By George Howard
(follow George on Twitter)

My last two pieces for the TuneCore blog have been lists attempting to dispel some common (or uncommon) misconceptions regarding the music industry at large, and marketing and success in the music industry, specifically (you can find those lists here and here).

A big reason I wrote those lists was to highlight how uneven the playing field is when it comes to the information a label has versus the information that most artists have. Intentionally or not, there tends to exist a huge gap between what a label knows and what an artist knows.  Because of this gap the parties tend not to trust each other.  This lack of trust causes serious, and, I believe, surprising problems in the music industry.

When two individuals/companies — both with a high degree of “ethical fiber” — determine that they want to do business together, the costs and work are petty easy.  Legal fees, and other costs associated with getting information on one another can be reduced to next-to-nothing saving each company/individual money and time that can (and should) be better spent creating the things they value.

Contrast these minimal “transactions costs” against transaction costs when the two dont trust each other; the “ethical fiber” of the relationship is absent.  In this case — a scenario where there is no trust or transparency (and thus no possible way of knowing if the two value the same things) — the parties take every precaution to avoid any and every possible outcome – in other words, it becomes not how to work together to succeed, but how to CYA when something goes wrong.  Plan for failure and deceit..  This means contracts must be drafted and redrafted, financials must be audited and re-audited, background checks must be paid for, and the “getting to know each other period” (a euphemism for “trying to determine not if, but how badly you’re trying to screw me”) — with all its associated expensive travel and entertainment costs — must take place.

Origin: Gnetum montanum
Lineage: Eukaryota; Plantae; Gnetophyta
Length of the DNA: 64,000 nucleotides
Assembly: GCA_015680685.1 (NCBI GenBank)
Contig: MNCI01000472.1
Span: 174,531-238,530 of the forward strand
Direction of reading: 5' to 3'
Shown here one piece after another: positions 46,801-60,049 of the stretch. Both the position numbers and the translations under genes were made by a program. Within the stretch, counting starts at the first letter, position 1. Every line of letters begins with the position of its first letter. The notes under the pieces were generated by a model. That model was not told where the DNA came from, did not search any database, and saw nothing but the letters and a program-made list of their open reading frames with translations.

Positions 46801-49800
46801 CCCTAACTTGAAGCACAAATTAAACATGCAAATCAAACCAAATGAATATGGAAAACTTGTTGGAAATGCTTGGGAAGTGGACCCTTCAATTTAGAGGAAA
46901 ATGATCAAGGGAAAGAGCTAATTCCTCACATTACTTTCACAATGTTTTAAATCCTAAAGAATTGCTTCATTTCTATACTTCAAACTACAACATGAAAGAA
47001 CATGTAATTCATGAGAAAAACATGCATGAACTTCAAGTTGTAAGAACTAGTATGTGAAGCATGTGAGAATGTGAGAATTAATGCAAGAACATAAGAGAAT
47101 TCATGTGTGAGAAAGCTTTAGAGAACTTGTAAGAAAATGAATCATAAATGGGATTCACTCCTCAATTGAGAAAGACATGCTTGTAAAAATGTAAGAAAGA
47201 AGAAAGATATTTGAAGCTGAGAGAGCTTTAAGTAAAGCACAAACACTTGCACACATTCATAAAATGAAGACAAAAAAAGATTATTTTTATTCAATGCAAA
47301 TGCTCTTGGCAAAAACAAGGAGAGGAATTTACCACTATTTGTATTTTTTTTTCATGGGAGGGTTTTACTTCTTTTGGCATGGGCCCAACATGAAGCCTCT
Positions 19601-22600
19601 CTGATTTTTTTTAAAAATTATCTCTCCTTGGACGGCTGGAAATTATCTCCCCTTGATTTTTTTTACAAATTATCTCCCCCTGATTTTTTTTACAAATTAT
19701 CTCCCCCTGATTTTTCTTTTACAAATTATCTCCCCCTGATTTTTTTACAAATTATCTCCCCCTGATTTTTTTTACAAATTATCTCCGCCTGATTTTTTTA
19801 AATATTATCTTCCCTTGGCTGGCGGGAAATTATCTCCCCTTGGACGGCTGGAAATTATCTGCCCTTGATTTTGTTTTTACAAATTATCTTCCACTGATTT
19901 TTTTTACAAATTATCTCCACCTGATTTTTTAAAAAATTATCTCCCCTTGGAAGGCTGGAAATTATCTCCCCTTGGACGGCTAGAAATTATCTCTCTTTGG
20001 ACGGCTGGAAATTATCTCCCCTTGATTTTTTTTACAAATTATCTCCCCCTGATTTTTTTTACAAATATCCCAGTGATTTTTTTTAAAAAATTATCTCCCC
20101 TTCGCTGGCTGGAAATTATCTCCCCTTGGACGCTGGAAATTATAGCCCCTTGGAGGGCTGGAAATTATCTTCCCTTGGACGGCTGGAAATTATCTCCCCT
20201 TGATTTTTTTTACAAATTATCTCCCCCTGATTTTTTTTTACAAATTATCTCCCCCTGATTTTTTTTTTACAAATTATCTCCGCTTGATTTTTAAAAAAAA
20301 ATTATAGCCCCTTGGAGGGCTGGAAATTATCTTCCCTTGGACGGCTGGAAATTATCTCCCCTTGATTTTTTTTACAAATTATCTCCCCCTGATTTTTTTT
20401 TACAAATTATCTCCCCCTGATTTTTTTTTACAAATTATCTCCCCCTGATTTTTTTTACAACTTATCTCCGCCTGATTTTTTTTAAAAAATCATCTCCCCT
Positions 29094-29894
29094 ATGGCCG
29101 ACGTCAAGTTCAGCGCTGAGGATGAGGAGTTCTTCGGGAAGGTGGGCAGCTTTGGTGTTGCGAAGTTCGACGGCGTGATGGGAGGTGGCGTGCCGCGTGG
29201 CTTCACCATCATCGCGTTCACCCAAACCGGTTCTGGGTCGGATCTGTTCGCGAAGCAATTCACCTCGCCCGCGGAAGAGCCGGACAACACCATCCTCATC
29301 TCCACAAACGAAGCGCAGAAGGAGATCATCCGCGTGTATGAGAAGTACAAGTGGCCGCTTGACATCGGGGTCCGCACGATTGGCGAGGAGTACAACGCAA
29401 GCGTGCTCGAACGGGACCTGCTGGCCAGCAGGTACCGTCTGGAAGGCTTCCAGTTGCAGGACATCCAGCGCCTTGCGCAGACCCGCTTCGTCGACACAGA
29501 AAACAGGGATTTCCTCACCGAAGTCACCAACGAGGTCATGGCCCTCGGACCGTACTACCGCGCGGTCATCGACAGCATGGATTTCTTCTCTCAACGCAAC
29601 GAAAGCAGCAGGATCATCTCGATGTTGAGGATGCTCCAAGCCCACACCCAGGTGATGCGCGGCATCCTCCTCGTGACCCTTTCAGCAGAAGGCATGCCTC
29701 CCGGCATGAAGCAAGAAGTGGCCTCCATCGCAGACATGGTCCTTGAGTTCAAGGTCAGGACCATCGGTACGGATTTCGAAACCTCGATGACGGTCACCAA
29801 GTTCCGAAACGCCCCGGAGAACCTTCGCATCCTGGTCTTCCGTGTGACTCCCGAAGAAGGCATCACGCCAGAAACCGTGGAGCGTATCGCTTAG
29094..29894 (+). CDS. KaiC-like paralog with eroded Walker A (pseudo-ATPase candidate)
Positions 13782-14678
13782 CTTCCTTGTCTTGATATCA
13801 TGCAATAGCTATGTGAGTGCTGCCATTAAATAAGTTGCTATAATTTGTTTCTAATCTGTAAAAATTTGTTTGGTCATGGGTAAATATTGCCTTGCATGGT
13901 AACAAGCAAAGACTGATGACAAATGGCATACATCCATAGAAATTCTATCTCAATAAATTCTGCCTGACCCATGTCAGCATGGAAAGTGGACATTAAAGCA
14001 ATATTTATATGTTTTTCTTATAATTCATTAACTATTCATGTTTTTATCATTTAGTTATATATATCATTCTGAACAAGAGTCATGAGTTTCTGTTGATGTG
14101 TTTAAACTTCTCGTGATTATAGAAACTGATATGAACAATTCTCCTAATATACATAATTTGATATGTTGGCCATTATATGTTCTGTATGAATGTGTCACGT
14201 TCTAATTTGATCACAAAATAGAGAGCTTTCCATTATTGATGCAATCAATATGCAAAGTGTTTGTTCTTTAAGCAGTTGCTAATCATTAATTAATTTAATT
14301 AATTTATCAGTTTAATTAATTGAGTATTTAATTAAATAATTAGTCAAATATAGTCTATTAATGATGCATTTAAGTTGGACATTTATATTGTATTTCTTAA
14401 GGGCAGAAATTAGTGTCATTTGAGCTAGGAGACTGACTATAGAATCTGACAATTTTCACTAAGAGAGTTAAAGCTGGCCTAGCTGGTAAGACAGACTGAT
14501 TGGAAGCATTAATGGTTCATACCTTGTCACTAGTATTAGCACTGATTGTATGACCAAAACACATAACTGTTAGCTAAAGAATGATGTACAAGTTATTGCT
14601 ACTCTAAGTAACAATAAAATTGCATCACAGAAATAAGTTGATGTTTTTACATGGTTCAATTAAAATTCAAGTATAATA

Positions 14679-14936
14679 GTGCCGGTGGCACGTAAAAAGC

I firmly believe that any time two parties decide to work together in any material capacity, irrespective of the “ethical fiber” involved, it is best to get to know one another and write an agreement around what each party expects of the other. However, there clearly is a spectrum, and upon one end sits a quick, easy(ish) and inexpensive process with respect to “transaction costs”, and at the other end a living hell of obfuscations, preparing for the worst and expenses.

Historically, at the hellish end of the spectrum lives the deals between artists and labels.

To be clear, there are many labels who operate ethically and with transparency, and even when the labels have acted less than ethically or transparently, they are not exclusively to blame for the high transaction costs; the artists often come to these negotiations with an embarrassingly low amount of  knowledge given the seriousness of what they’re about to enter into (what percentage of artists who have signed agreements with labels can articulate what a controlled composition is?).

However, whomever is to blame, make no mistake that it is this unbalance — this information asymmetry — between artists and labels that has led to not only a sense (right or wrong) that labels are out to screw artists, but, ultimately, to the inexorable systemic failure of the historic recording industry.

You simply cannot build a business on information asymmetry that has any kind of real durability.  As with any corrupt system (whether the corruption was intentional or just sort of seeped in over time), those within the system have two choices: 1. Become corrupt themselves; or 2. Leave.  A non-corrupt person in a corrupt environment cannot stay uncorrupted.